Three Principles of Transnational Corporate Bankruptcy Law: A Review
After having discussed the weaknesses of the universalist and territorialist approaches to transnational corporate bankruptcy law, this article argues that a free-choice régime could combine the advantage of ex post value maximisation of the firm's assets with a comparatively higher degree of ex ante predictability to investors. In addition, it could lead to a better alignment between corporate ownership structures and corporate bankruptcy régimes. Moreover, a free-choice régime could potentially open the door for regulatory competition in corporate bankruptcy law. However, EC Regulation 1346/00 on insolvency proceedings implements a system of modified universalism, which allows for strategic ex post forum shopping by debtors while keeping the national legislatures’ monopoly in the field of corporate bankruptcy in place. It is suggested that even though it cannot be predicted that a free-choice régime will pressure state lawmakers to improve their corporate bankruptcy laws, a system of free choice could redirect the law-making agenda in the EU by focusing the coordination efforts of lawmakers on those issues—such as security interests in property and statutory priority rights—which could negatively affect the proper functioning of the Internal Market, while enabling Member States to customise corporate bankruptcy laws to local preferences and needs.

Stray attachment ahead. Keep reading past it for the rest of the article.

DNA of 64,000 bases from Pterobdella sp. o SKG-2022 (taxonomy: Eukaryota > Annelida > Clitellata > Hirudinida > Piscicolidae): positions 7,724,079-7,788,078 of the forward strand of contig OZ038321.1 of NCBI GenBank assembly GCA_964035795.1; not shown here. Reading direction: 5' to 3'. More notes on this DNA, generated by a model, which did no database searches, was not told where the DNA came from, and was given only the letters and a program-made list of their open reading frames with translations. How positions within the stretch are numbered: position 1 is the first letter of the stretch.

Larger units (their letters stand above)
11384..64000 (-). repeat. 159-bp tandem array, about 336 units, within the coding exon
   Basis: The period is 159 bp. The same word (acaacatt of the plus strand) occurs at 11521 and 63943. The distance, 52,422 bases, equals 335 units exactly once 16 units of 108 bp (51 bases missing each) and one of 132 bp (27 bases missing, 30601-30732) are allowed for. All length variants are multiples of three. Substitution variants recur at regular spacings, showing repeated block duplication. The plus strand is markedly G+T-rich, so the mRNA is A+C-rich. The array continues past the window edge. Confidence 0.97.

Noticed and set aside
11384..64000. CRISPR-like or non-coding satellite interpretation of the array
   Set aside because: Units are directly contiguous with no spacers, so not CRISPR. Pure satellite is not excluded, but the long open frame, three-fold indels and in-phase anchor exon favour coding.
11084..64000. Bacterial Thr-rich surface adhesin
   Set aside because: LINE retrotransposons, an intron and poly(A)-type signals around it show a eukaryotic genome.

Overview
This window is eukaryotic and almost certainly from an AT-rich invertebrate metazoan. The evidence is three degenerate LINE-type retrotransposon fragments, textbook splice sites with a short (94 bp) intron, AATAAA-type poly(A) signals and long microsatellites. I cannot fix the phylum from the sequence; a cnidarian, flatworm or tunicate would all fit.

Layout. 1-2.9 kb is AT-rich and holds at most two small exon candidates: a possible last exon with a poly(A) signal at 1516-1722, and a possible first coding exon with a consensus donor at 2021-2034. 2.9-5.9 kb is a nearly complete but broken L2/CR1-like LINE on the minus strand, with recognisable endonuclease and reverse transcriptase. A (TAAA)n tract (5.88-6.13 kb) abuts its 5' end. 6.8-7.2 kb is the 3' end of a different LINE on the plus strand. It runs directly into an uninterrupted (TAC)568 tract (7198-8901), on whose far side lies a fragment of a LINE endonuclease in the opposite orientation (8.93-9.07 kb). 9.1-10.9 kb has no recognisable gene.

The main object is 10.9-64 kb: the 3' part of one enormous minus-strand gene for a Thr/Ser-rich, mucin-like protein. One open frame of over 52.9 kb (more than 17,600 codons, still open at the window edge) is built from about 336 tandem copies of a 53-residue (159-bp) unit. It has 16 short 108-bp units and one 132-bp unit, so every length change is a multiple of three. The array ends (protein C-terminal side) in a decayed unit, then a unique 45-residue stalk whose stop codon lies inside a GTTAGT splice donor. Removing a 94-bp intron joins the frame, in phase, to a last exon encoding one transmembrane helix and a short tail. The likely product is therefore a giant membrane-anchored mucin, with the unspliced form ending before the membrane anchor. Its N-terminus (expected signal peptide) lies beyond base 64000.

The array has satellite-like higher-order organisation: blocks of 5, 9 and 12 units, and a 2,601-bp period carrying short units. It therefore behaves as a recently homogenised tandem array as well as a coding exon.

Document Type: Research Article
Publication date: 2005-03-01